‘Conservation’ rule fuels land war in Fauquier


NATURE’S WAY: Goats, sheep and other animals graze at Paris Farm, which has become a battleground over a “conservation easement.”

By Kenric Ward | Watchdog.org Virginia Bureau

PARIS, Va. — A Fauquier County farmer is accusing an environmental group of trampling her livelihood.

“Our freedoms, property rights and economic liberty are at risk every moment of every day,” said Martha Boneta, who has been wrangling with the Piedmont Environmental Council for eight years.

The dispute centers on a “conservation easement” that covers Boneta’s 64-acre Paris farm.

PEC alleges that Boneta’s agricultural activities violated the terms of the easement, which the PEC enforces on behalf of the Virginia Outdoors Foundation.

The PEC’s demands ranged from construction of a farm fence to the removal of a spray nozzle on a hose.

GOT HER GOAT: Martha Boneta, owner of Paris Farm, is fighting an environmental group for use of her land.

Boneta fired back with a lawsuit contending that PEC is overstepping its authority at the farm she bought in 2006.

Saying she has encountered “eight years of consistent, continued harassment,” Boneta said she was ordered to fence off nearly half of her farm on the basis that it was “hallowed” ground.

“Only later, after we installed the fencing, did (PEC) say they had no right to make that demand,” she said. Her costs were not reimbursed.

“It breaks my heart that my family and I have had to endure years of suffering and hardship,” Boneta told Watchdog.org in an interview.

PEC attorney Diana Norris would not discuss the pending litigation, but said Boneta had “full knowledge that PEC had a conservation easement” on the land.

Norris said a settlement agreement from a 2009 case “confirmed the validity of PEC’s easement on the property,” as well as PEC’s right to conduct “monitoring visits.”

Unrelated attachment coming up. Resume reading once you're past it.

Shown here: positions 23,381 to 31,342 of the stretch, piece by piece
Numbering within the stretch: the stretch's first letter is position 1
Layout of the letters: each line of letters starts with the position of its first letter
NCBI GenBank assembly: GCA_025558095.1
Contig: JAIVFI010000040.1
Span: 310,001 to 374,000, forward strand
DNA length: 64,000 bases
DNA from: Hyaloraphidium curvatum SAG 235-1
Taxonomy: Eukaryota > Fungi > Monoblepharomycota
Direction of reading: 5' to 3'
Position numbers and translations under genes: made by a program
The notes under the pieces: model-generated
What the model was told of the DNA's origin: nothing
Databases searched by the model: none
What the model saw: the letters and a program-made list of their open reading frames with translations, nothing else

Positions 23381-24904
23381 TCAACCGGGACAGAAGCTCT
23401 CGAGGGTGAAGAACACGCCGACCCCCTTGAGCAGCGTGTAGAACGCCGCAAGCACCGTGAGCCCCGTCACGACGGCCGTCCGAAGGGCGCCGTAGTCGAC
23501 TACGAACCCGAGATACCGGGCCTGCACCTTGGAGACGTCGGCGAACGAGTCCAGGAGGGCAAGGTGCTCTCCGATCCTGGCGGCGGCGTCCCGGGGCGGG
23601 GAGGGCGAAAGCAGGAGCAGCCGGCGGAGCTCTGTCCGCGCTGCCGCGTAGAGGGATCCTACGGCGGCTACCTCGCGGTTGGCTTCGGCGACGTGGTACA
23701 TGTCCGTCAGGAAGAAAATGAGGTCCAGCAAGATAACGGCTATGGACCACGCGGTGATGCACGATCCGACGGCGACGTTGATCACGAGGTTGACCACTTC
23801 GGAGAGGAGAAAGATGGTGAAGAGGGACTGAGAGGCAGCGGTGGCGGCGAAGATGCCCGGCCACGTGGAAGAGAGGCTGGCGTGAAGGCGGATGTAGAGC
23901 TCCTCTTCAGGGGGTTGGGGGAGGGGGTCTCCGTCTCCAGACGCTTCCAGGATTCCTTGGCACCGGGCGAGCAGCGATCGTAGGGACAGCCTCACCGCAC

A recent court ruling in neighboring Loudoun County could bolster Boneta’s position. Circuit Judge Burke McCahill sided with Chrysalis Vineyards in its fight against restrictive easements held by Ducks Unlimited.

“Martha should be the poster girl for what (the PEC) says it stands for,” said Tom DeWeese, director of the conservative American Policy Center. “Farmers are the greatest protectors of the environment.”

DeWeese suggests that landowners in Boneta’s position be allowed to opt out of restrictive and loosely worded easements, which generate tax credits for the organizations holding them.

The American Policy Center has posted an online petition calling for a congressional investigation of PEC’s nonprofit status.

Photo by Pamela Mullin

RURAL LIFE: Organic produce grows along with free-range critters at Paris Farm.

Boneta, whose farmhouse has been videotaped by PEC operatives from the inside, calls conservation easements tantamount to a “bait and switch” for small agriculturalists in her situation.

In a statement, she declared:

“When an American family purchases and invests their hard work, sweat and love into a 64-acre farm zoned rural-agricultural, and then are told they can’t even engage in traditional agricultural practices, it is bait and switch.”

Boneta noted that her property is in “an agricultural county in a ‘Right to Farm State,’ with an easement that permits agriculture, commercial and industrial activity.”

With passage of the eponymously named “Boneta Bill” at the 2014 General Assembly, state lawmakers affirmed the right of Virginia farmers to grow and sell produce on their land with a minimum of government interference.

Nevertheless, Boneta said she feels pressure from PEC and its political allies on a daily basis.

“No family should ever have to suffer this way,” she said.

Read an earlier Watchdog article about Boneta’s battle with Fauquier County officials.

Kenric Ward is a national reporter for Watchdog.org and chief of the Virginia Bureau. Contact him at kenric@watchdogvirginia.org or at (571) 319-9824. @Kenricward